# Rotating a matrix

## Solving LeetCode 48. Rotate Image,

Here is a tutorial that can help you for a tricky little problem from LeetCode, and the solution in Swift. Have fun!

Prerequisites:

• Some programming experience

Difficulty: Easy | Normal | Challenging

The problem

We rotate the following matrix:

Which becomes the following:

# Method 1: Simple rotation

## Rotate the corners

The index of the corners can be derived from the size of the matrix. Here we describe the position as a coordinate, and then the derivation in Swift (where size = matrix.count).

top left = [0,0] = matrix[0][0]

top right = [0,3–1] = matrix[0][size — 1]

bottom right = [3–1, 3–1] = matrix[size-1][size-1]

bottom left = [3–1, 0] = matrix[size-1][0]

so we can rotate these values through the following — because we need to rotate this clockwise we will inevitably wipe one of the values we need. To avoid this, we store one of the values as a temporary value.

let temp = matrix[0][0]

// top left == bottom left

matrix[0][0] = matrix [rows — 1][0]

// bottom left == bottom right

matrix[rows — 1][0] = matrix[3–1][3–1]

// bottom right == top right

matrix[3–1][3–1] = matrix[0][3–1]

// top right == top left (which has now changed)

matrix[0][3–1] = temp

## Rotate the corners, generalised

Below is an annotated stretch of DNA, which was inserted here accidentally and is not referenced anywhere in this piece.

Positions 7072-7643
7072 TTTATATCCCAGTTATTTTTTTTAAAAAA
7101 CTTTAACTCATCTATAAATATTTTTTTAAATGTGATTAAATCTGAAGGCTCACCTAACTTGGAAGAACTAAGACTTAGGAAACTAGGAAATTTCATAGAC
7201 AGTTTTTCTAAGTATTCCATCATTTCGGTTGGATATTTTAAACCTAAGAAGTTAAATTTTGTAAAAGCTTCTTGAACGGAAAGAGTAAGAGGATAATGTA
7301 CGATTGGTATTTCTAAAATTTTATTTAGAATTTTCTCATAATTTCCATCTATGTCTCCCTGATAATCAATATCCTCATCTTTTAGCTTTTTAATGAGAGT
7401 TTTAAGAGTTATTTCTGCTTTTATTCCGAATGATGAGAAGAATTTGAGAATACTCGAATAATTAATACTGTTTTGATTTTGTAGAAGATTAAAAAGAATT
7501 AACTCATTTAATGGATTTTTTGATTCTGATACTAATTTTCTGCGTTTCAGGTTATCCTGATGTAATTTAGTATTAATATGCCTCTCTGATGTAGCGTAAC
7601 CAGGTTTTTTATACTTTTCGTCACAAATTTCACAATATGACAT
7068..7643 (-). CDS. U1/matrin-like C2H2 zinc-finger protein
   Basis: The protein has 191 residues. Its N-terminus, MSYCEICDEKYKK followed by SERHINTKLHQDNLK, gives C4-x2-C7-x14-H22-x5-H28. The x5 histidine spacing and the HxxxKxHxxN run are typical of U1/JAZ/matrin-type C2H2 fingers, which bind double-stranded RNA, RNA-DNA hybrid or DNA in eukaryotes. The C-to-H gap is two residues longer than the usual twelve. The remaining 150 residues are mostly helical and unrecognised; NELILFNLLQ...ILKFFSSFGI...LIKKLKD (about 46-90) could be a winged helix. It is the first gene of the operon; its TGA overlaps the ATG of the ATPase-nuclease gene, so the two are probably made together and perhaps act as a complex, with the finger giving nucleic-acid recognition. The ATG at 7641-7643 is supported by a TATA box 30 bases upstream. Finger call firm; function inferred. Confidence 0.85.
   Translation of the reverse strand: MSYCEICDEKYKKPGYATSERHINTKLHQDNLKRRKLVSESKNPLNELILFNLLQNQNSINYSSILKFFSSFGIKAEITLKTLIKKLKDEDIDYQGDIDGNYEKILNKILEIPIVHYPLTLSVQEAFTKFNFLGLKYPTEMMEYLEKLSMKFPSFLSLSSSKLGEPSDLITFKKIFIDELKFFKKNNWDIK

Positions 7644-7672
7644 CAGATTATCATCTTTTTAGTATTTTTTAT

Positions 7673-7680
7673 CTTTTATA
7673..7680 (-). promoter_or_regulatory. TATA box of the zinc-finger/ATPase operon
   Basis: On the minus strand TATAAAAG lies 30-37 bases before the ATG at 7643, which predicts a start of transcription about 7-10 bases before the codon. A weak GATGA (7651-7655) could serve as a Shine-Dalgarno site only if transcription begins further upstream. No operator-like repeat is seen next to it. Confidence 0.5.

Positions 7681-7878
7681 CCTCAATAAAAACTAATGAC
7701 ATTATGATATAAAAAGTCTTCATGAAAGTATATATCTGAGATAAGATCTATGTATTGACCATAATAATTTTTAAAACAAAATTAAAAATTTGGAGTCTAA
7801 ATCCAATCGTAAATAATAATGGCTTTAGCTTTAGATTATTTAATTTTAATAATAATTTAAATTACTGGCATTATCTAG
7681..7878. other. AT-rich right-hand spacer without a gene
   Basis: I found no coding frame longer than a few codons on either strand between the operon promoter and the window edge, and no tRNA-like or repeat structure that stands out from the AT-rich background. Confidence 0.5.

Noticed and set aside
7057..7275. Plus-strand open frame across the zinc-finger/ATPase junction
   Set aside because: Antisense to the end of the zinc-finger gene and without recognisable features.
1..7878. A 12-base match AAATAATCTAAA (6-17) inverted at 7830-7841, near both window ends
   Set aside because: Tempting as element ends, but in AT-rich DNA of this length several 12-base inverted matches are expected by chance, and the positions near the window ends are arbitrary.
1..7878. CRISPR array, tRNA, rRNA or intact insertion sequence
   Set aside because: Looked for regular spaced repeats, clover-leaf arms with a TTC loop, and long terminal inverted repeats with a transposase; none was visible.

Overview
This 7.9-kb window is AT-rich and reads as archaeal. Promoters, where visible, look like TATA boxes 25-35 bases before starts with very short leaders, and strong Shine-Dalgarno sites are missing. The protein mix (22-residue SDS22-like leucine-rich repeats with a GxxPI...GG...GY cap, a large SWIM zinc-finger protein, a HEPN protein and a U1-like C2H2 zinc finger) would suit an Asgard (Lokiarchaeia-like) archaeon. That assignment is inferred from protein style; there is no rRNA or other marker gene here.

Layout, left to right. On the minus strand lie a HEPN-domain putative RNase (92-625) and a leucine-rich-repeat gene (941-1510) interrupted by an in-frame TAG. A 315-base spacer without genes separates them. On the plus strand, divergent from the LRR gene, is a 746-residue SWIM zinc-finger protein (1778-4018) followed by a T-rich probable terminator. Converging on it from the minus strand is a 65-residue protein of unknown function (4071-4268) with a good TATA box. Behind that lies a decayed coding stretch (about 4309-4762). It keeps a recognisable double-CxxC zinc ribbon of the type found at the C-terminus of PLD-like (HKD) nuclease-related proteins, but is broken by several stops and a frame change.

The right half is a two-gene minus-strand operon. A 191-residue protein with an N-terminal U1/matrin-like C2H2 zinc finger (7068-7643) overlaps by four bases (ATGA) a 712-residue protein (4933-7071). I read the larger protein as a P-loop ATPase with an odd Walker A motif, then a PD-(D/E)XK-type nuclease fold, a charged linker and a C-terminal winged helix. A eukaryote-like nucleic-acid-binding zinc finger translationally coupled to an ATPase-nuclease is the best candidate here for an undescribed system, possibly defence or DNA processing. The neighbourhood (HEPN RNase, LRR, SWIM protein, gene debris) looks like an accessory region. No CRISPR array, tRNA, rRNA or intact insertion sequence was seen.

We might have a matrix of any size n*n.

We can see that there is now an outer, and an inner cube that needs to be rotated.

We will have two loops to complete the rotation here (matrix.count / 2).

The first loop will be 0, and the first 1.

This means the top left hand corner of the outer loop will be matrix[0][0], and the top left hand corner of the inner loop will be matrix[1][1]. This gives us the clue — we can use the cycle to identify any corner in the matrix.

let temp = matrix[cycle][cycle]

let rows = matrix.count

// top left == bottom left

matrix[cycle][cycle] = matrix [rows — 1-cycle][cycle]

// bottom left == bottom right

matrix[rows — 1][cycle] = matrix[rows–1-cycle][rows–1-cycle]

// bottom right == top right

matrix[rows–1-cycle][rows–1-cycle] = matrix[cycle][rows–1-cycle]

// top right == top left (which has now changed)

matrix[cycle][rows–1] = temp

This now also works for the inner cube (the second cycle, named 1 here).

We can now process the corners — but what about the sides?

## Rotate the middle

The middle of the ring will be rotated by moving to the appropriate place on the right of the square. We can rotate the two left ones

let rows = matrix.count

let cycle = 0

matrix[cycle][cycle + 1] = matrix[cycle + 2][cycle]

matrix[cycle][cycle + 2] = matrix[cycle + 1][cycle]

so matrix[cycle][cycle + …up to number of middle elements] = matrix [cycle + …up to number of middle elements][cycle]

For any matrix there will be a number of cycles

Even matricies = n / 2 cycles

Odd matrices = n / 2 cycles + 1 (as the inner cycle would be a single integer)

Outer loop — the number of cycles is 0.

Inner loop — the number of cycles is 1.

# Method 2 : Rotate with Swaps

There is a possibility to just swap certain elements in the cube:

For efficiency we swap the rows as we go:

For each row in the matrix, swap the location of the square with it’s reverse (if it exists).

Then reverse the matrix row, which gives the correctly ordered row.

# Conclusion

This is a tricky problem, but certainly can be solved with some time spent thinking it through and getting to the core of the problem. Equally practicing arrays can really help us out when we are tackling a tricky problem like this!

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